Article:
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Logarithmic Total Variation Regularization for Cross-Validation in Photon-Limited Imaging

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Abstract

In fields such as astronomy and medicine, many imaging modalities operate in the photon-limited realm because of the low photon counts available over a reasonable exposure time. Photon-limited observations are often modeled as the composite of a linear operator, such as a blur or tomographic projection, applied to a scene of interest, followed by Poisson noise draws for each pixel. One method to reconstruct the underlying scene intensity is to minimize a penalized Poisson negative log-likelihood. This paper presents a new model that solves for and regularizes the logarithm of the true scene, and focuses on the special case of total variation regularization. This method yields considerable gains when used in conjunction with cross-validation, where weighting of the regularization term is automatically determined using observed data.

Citation

A. K. Oh, Z. T. Harmany and R. M. Willett, “Logarithmic total variation regularization for cross-validation in photon-limited imaging”, in IEEE International Conference on Image Processing (ICIP), 2013.

BibTeX

@inproceedings{oh-icip2013-spiralx,
  title = {Logarithmic total variation regularization for cross-validation in photon-limited imaging},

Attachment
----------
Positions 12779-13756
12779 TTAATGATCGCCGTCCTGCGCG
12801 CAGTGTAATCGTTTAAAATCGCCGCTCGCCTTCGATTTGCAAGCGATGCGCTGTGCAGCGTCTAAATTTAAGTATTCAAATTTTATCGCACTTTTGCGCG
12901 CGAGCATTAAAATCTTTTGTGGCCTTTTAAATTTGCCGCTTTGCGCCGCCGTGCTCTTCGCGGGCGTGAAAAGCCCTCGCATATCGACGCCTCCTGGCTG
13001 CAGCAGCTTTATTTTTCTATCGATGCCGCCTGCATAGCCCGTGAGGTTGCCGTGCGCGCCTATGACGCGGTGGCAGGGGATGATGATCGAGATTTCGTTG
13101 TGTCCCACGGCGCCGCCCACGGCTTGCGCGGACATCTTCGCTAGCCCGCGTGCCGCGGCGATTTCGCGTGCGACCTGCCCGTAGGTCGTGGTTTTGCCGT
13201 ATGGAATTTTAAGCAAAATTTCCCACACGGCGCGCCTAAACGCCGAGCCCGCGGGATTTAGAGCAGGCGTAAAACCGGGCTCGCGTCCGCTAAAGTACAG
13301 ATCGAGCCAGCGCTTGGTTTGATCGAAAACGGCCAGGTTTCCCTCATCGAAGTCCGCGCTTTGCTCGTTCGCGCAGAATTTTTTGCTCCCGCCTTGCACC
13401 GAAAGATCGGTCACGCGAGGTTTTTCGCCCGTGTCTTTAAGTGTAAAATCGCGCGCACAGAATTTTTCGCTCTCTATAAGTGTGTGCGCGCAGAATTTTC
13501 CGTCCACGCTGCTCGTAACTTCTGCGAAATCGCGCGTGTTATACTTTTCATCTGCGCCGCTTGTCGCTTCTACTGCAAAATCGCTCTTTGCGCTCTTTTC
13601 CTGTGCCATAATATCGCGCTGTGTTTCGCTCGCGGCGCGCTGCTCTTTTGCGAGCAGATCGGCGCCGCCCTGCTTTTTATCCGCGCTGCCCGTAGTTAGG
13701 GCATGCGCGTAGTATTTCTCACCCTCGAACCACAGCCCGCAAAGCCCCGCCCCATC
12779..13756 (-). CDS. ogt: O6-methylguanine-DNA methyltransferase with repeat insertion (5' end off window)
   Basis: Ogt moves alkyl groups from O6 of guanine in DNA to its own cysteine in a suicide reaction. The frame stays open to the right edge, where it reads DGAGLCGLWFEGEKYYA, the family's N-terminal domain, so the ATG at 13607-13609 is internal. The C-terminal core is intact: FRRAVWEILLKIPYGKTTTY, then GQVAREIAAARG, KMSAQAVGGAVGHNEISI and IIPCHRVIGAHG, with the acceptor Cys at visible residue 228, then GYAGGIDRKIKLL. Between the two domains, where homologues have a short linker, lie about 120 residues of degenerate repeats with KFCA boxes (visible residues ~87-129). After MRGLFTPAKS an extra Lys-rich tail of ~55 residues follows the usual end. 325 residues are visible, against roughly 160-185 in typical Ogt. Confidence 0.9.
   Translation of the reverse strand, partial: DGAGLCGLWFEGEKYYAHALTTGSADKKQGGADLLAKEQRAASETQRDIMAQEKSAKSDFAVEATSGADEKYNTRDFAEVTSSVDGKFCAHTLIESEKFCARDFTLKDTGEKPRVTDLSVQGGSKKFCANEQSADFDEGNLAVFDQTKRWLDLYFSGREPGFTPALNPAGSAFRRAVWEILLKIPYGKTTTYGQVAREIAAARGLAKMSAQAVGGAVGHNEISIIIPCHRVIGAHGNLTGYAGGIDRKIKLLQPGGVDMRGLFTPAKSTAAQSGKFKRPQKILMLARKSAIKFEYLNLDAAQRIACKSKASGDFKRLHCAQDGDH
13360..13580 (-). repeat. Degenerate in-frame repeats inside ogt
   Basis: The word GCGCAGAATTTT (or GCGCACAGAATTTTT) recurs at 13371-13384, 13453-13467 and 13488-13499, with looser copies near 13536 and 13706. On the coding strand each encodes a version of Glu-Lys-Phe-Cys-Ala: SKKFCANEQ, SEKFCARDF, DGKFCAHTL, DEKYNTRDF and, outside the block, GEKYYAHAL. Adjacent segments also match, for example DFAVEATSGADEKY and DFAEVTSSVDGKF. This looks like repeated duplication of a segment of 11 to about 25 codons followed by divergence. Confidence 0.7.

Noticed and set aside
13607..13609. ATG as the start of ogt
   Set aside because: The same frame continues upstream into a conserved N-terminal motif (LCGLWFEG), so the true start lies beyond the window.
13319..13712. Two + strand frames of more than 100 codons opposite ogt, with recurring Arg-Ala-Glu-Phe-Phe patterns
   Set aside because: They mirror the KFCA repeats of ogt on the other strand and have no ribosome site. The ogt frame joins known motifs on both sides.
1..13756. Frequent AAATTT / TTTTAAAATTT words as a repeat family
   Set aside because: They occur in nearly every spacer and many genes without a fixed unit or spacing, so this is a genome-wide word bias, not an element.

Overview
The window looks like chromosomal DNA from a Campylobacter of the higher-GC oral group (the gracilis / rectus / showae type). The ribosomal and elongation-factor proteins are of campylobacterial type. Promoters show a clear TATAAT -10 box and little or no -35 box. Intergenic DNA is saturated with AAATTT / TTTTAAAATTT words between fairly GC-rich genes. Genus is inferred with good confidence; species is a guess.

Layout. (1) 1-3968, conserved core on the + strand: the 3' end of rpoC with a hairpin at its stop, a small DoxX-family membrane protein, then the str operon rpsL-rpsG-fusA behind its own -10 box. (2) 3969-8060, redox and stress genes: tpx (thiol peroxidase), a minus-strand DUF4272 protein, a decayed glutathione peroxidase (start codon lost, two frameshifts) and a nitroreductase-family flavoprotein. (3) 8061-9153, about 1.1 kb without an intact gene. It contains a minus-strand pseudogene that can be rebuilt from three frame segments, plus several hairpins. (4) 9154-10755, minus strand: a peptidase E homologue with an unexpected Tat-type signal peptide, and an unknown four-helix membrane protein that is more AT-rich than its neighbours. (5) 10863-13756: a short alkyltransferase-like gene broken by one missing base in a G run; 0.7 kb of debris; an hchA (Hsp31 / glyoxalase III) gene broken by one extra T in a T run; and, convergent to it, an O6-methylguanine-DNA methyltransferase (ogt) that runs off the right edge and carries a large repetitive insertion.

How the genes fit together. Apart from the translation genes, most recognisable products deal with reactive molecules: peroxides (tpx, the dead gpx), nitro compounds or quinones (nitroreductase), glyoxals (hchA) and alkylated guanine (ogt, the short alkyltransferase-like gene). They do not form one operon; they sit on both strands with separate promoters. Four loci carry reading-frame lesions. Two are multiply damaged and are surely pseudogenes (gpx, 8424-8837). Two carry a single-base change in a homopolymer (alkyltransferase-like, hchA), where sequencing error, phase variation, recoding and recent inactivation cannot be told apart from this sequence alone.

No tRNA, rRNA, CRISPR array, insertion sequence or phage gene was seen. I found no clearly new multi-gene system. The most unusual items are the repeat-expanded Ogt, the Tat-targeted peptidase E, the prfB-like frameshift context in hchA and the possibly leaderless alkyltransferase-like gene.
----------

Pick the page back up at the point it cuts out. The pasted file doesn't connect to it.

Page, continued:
author = {Oh, Albert K. and Harmany, Zachary T. and Willett, Rebecca M.},
  booktitle = {IEEE International Conference on Image Processing (ICIP)},
  year = {2013},
  abstract = {In fields such as astronomy and medicine, many imaging modalities operate in the photon-limited realm because of the low photon counts available over a reasonable exposure time. Photon-limited observations are often modeled as the composite of a linear operator, such as a blur or tomographic projection, applied to a scene of interest, followed by Poisson noise draws for each pixel. One method to reconstruct the underlying scene intensity is to minimize a penalized Poisson negative log-likelihood. This paper presents a new model that solves for and regularizes the logarithm of the true scene, and focuses on the special case of total variation regularization. This method yields considerable gains when used in conjunction with cross-validation, where weighting of the regularization term is automatically determined using observed data.}
}